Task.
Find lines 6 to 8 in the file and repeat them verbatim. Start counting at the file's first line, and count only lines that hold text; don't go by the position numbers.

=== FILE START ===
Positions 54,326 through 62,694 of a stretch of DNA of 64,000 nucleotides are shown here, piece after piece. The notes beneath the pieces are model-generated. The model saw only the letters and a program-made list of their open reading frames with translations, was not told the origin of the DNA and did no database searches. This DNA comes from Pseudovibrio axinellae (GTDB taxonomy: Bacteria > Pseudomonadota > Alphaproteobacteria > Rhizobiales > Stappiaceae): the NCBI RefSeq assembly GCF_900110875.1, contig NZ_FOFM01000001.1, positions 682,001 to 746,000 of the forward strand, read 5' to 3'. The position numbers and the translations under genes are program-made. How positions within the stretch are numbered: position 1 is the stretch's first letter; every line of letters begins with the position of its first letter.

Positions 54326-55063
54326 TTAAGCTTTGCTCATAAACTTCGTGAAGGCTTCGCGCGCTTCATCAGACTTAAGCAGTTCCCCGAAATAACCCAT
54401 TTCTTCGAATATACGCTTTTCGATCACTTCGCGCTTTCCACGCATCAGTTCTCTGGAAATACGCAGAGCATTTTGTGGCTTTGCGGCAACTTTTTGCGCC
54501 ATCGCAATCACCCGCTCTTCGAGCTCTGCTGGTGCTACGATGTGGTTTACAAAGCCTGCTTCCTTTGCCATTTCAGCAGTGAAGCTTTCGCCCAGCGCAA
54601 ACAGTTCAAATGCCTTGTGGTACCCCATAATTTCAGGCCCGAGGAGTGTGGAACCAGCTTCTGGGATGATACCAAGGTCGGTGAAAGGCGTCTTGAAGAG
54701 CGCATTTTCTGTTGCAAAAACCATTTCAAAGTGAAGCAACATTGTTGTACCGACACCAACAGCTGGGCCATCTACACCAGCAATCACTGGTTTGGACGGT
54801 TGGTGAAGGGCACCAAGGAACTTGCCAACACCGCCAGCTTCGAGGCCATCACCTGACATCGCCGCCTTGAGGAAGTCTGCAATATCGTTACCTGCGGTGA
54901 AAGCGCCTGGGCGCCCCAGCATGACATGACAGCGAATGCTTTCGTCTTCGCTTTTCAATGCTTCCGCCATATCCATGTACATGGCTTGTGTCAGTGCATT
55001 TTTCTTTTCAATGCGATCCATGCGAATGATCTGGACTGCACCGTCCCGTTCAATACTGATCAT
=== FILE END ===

54601 ACAGTTCAAATGCCTTGTGGTACCCCATAATTTCAGGCCCGAGGAGTGTGGAACCAGCTTCTGGGATGATACCAAGGTCGGTGAAAGGCGTCTTGAAGAG
54701 CGCATTTTCTGTTGCAAAAACCATTTCAAAGTGAAGCAACATTGTTGTACCGACACCAACAGCTGGGCCATCTACACCAGCAATCACTGGTTTGGACGGT
54801 TGGTGAAGGGCACCAAGGAACTTGCCAACACCGCCAGCTTCGAGGCCATCACCTGACATCGCCGCCTTGAGGAAGTCTGCAATATCGTTACCTGCGGTGA